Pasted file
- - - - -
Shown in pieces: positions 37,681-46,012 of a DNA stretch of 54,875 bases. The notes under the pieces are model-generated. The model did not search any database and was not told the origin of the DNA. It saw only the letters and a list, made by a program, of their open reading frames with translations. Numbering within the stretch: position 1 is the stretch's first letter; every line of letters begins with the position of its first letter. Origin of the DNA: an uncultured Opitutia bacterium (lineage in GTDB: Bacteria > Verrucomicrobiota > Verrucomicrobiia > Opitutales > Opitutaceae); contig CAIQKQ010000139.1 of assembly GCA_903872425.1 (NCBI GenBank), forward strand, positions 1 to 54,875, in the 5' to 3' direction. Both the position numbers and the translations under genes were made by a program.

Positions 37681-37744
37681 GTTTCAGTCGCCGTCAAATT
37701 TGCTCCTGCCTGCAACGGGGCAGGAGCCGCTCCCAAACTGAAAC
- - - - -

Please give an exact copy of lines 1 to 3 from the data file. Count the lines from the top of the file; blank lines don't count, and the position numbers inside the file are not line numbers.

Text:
Shown in pieces: positions 37,681-46,012 of a DNA stretch of 54,875 bases. The notes under the pieces are model-generated. The model did not search any database and was not told the origin of the DNA. It saw only the letters and a list, made by a program, of their open reading frames with translations. Numbering within the stretch: position 1 is the stretch's first letter; every line of letters begins with the position of its first letter. Origin of the DNA: an uncultured Opitutia bacterium (lineage in GTDB: Bacteria > Verrucomicrobiota > Verrucomicrobiia > Opitutales > Opitutaceae); contig CAIQKQ010000139.1 of assembly GCA_903872425.1 (NCBI GenBank), forward strand, positions 1 to 54,875, in the 5' to 3' direction. Both the position numbers and the translations under genes were made by a program.

Positions 37681-37744
37681 GTTTCAGTCGCCGTCAAATT